Very best of luck and let us know how it goes.

  • Mine sent me to the dementia clinic for my Thyroid. Apart from finding out I don't have dementia it was a waste of time!

  • Haha oh dear what hope do we have ......

  • Hin Pixielula I had to go through all the "checks and balances" with my doctor to make sure there wasn't "another cause" for my symptoms e.g my diabetes, low Vitamin D, kidney problems etc.

    Now they have all been ruled out she "finally" agreed yesterday to increase the frequency of my injections. We (naturally) think this is the wrong way round for doing it but I guess B12 deficiency/P.A, is low down on their list of priorities.

    As to your "Geriatric Doctor" it may well be that he/she may be aware of B12 needs among the "elderly" even if you don't fall into that category yet.

    On page 11 in the book Could it be B12? – an epidemic of misdiagnoses” by Sally M. Pacholok R.N., B.S.N. & Jeffrey J. Stuart, D.O. under the heading "Types of tests for B12 Deficiency" talking about the Serum Vitamin B12 Test it says:-

    However, it appears that these markers demonstrate B12 deficiency primarily in patients whose serum B12 is in the "gray zone" (a serum B12 result between 200 pg/ml and 450 pg/ml). We believe that the "normal" B12 threshold needs to be raised from 200 pg/ml to at least 450 pg/ml because deficiencies begin to appear in the cerebral spinal fluid (CSF) below 550 pg/ml

    At this time, we believe normal serum B12 levels should be greater than 550 pg/ml. For brain and nervous system health and prevention of disease in older adults, serum B12 levels should be maintained near or above 1,000 pg/ml.

    The book is well worth while the purchase as is Martyn Cooper's "What you need to know about Pernicious Anaemia & Vitamin B12 Deficiency" both available via Amazon - and no, I'm not on commission :)

  • It hanky you Clive i have got Martyn's book

  • That meant to say Thank you Clive ........ Typing ataxia!!!

  • Thanks for your answers guys I didn't think it sounded right! I know some days I feel 80 but I am only 50, most of my symptoms are neurological, dizziness loss of balance/co-ordination bumping into things dropping things knocking things over word ataxia terrible fatigue muscle aches/weakness .....we were on holiday a few weeks ago and I nearly toppled off the side of the hill we were walking I was so dizzy and I had purposely self injected the week before and was taking two 5000 jarrows a day, it's so depressing!!

  • "I know some days I feel 80 but I am only 50"

    I know just what you mean Pixielula......

  • Seeing your last comment makes me think that a neurologist may be most useful. It has been for me but only to the extent that he has been willing to keep on testing. Haematologist and haematologist were absolutely useless.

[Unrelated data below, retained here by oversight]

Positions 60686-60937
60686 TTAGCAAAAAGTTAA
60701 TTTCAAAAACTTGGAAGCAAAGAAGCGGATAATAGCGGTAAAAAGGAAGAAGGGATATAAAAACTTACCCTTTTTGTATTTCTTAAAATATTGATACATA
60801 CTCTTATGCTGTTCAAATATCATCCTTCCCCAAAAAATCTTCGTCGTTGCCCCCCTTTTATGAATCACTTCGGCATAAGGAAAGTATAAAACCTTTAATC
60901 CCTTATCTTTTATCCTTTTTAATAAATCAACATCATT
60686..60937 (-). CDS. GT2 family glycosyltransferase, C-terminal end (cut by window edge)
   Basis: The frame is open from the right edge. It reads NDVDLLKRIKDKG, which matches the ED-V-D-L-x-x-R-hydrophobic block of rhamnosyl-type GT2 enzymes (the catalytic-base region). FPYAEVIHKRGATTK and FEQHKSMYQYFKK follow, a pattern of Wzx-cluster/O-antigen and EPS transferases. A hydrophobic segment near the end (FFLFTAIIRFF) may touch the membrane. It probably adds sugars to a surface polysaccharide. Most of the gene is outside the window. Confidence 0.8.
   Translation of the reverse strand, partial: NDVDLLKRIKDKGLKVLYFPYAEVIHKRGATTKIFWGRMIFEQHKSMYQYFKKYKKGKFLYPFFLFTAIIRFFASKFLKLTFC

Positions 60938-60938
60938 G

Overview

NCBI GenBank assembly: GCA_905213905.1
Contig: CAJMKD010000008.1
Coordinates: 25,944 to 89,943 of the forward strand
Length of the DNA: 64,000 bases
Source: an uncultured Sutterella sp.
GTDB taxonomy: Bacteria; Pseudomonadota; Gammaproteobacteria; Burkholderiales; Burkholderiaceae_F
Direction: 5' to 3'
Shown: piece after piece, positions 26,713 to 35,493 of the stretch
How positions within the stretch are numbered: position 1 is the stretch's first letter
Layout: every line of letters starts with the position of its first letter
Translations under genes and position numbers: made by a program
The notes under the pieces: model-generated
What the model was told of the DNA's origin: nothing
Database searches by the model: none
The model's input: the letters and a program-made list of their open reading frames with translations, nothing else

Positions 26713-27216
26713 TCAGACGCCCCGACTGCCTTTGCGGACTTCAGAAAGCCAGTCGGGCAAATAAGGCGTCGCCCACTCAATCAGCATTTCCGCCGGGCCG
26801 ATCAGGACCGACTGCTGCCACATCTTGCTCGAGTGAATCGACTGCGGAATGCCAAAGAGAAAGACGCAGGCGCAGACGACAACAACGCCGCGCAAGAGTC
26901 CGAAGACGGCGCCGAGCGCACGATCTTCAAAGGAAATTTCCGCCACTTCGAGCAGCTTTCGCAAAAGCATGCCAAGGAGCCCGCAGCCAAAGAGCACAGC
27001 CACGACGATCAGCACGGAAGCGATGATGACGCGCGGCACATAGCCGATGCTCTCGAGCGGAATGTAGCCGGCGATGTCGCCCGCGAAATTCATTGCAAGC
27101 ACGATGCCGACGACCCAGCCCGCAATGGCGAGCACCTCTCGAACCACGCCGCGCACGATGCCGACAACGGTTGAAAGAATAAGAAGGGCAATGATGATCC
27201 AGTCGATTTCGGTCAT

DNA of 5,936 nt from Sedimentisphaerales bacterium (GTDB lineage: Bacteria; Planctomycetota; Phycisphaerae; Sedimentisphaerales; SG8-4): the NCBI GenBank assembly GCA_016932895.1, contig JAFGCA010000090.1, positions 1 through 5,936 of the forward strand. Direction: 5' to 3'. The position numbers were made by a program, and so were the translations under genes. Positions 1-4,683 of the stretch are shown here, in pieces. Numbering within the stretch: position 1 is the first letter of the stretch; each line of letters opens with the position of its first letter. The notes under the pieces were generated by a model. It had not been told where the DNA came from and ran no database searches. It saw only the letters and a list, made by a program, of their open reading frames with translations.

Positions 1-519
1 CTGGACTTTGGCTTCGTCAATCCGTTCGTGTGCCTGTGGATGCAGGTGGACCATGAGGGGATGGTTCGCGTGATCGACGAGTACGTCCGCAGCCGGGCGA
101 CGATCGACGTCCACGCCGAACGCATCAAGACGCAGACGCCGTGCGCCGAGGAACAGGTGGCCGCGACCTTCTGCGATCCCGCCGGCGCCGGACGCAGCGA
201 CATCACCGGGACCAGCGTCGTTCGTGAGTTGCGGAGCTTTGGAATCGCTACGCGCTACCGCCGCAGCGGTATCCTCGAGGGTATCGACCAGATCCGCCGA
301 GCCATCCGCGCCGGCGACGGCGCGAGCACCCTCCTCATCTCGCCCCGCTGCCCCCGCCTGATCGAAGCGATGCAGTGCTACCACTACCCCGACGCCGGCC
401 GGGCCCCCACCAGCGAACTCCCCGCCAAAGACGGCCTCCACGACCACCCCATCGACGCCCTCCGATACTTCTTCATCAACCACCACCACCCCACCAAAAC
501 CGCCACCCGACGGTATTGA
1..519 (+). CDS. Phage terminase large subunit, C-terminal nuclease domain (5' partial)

• It amazes me. I am 78 years old and was diagnosed 28 years ago. My GP started me on 12 weekly shots but worked with me to establish a sensible regime. The frequency was changed progressively over a few months and ended up with me having a shot every two weeks. So I have been having a shot every two weeks for the past nearly 28 years - and I am fit enough, aged 78, to pass the 7.5 tonne, with trailers, driving licence medical.

    I always know when two weeks have passed. I sort of "fall off a cliff" if I do not have a shot on time. My wife also knows. She notices a change in me.

    In fact, the two weeks is a bit flexible. It can be anything between 10 days and 17 days. My wife knows when I need a shot - and so do I. The difference between 10 and 17 days seems primarily to depend on the amount of stress I have experienced. In other words, it is neurological.

    One interesting thing was that, when we retired and moved house, we changed GP. The new GP was a little concerned about me having a B12 shot every two weeks and wrote for guidance to a haematologist. The haematologist replied that it would do no harm to have a shot every two weeks but would do no good. On the grounds that every two weeks would do no harm and I was fairly insistent, my new GP prescribed shots every two weeks.

    I also saw a neurologist about 10 years ago, simply for a check up. He said that a shot every two weeks was not a problem and possibly I needed injections more frequently.

    My opinion is that one should not ask a GP or a haematologist, one should ask a neurologist. GPs have to know a million things, so one cannot expect them to have a detailed knowledge of the chemistry of the various forms of B12. (There are many - some useful and some useless.) Haematologists know about blood and if your red blood cells are looking OK, then it seems that they are happy. But the critical problem is with the nervous system and the danger is that if one does not have enough "active" (i.e. useful) B12 then the myelin sheaths round the nerves will suffer - as with MS.